Speaking in the Third Person

This is just a simple essay on how I see the world, and how I came to that view, the first in a set of posts I’m labeling philosophy. There’s no real point to it, no political or technical agenda… just some reflection and thinking out loud. I’ve never formally studied philosophy, and I’m sure these thoughts are probably not particularly original, but I arrived at them organically through my own life, in what passes for wisdom. Megan, my wife, laughs at me whenever I start a sentence with “I have a theory…”; apparently, I have a lot of theories. I have an active imagination, and I’m very opinionated; I like to try to figure out how the world works.

The way the mind works fascinates me in particular, and my understandings and beliefs about it have changed and evolved significantly through my adult life. I’m recording these thoughts now for the entertainment of some future me.

Many years back, in my late 20s, I came up with a sort of metaphor for how people talk to one another that I called the Third Person. I reckoned that we don’t really talk to each other at all. I have my model of how you think, and act, and feel, and you have your internal model of me. When I talk to you, when I gauge your reaction and adjust what I’m saying or doing, I’m actually judging my own flawed perception of you, of how I guess that you are reacting; you are doing the same with me. In a very real sense, we are each engaging in internal dialogs.

But really, my model of you is much more me than it is you.

Together, your model of me, and my model of you, act as a collective, composite intermediary for our discussion, for all our interactions: the Third Person. An external entity that is a sort of gestalt synthesis of how each of us tries to understand the other. We each talk to the Third Person, and the Third Person tells us the other’s reply.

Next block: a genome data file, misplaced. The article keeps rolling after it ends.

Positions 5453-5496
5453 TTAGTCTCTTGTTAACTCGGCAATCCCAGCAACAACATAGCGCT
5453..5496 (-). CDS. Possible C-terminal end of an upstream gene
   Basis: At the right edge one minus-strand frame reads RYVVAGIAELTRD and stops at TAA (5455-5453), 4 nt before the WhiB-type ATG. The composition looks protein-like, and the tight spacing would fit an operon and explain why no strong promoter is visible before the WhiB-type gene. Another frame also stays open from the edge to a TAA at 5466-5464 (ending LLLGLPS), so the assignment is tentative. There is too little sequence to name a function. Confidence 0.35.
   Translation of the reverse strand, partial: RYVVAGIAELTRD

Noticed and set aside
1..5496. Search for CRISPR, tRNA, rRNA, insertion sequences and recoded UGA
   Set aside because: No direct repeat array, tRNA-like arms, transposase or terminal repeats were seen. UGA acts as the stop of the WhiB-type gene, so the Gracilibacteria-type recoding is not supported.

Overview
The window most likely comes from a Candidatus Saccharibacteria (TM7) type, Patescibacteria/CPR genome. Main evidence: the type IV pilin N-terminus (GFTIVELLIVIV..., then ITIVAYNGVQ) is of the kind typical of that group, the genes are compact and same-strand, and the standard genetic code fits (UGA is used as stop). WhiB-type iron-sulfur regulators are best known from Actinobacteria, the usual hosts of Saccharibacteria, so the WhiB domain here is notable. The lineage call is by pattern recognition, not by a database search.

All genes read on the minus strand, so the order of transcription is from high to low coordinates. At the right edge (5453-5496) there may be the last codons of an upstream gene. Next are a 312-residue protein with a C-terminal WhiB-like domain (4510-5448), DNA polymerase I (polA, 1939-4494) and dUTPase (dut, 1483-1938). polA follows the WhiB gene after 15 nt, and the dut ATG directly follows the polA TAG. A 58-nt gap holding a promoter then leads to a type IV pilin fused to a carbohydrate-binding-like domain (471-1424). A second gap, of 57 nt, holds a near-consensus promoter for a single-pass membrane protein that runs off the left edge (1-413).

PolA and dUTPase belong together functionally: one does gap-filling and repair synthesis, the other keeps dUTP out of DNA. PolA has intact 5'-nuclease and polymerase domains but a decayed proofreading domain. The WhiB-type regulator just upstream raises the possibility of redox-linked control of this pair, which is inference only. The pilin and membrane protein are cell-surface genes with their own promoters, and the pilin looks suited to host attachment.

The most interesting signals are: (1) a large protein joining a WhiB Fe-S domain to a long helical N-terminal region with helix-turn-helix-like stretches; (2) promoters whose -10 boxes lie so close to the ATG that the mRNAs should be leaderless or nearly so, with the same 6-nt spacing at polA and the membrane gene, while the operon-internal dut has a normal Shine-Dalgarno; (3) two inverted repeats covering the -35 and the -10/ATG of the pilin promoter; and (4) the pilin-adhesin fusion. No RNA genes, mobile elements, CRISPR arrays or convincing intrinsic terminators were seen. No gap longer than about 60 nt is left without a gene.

Usually, we aren’t even really aware that we aren’t actually talking directly to each other; we’re almost completely taken in by the illusion. The Third Person is a skilled translator.

Functionally, that third person is there to help us communicate, but sometimes it can get in the way. I act differently around different people, and I tend to be relatively consistent with any given person or group… much of that is bound up in past interactions, in expectations of behavior (how I expect you to behave, and how I expect you want me to behave). Those expectations can lead to a much more limited personality than either of us have really developed. The Third Person’s personality is often quite different than my personality and your personality. The Third Person can also accentuate and enhance relationships; it can put us into a frame of mind that we don’t normally use in our day-to-day lives; some of my favorite, most inspiring times are getting together with old friends and having a reunion with our Third Person.

(Just for the record, in case this strikes you as solipsistic or schizophrenic, I do believe in an objective reality; by definition, that which we call reality is reality. But I also believe that that reality is mediated in ways we don’t understand.)

I’ve always been a reader, mostly fiction (sometimes even literature), and in my teens, reading books by Vonnegut and Brautigan and Robert Anton Wilson really shaped how I saw myself and my place in the world. So, it amused me to call my metaphor the Third Person, after the third-person narrative view; it fit well, since it was an omniscient view of a dialog, outside of any of the speakers.

I didn’t really put the metaphor of the Third Person into praxis in my everyday life… it was just an interesting observation, one of hundreds of thoughts that occurred to me, not a way to lead my life. But it resonated with me, and looking back, it was the first tangible seed of one of my central operational beliefs: mental models. I’ll write about that some other time.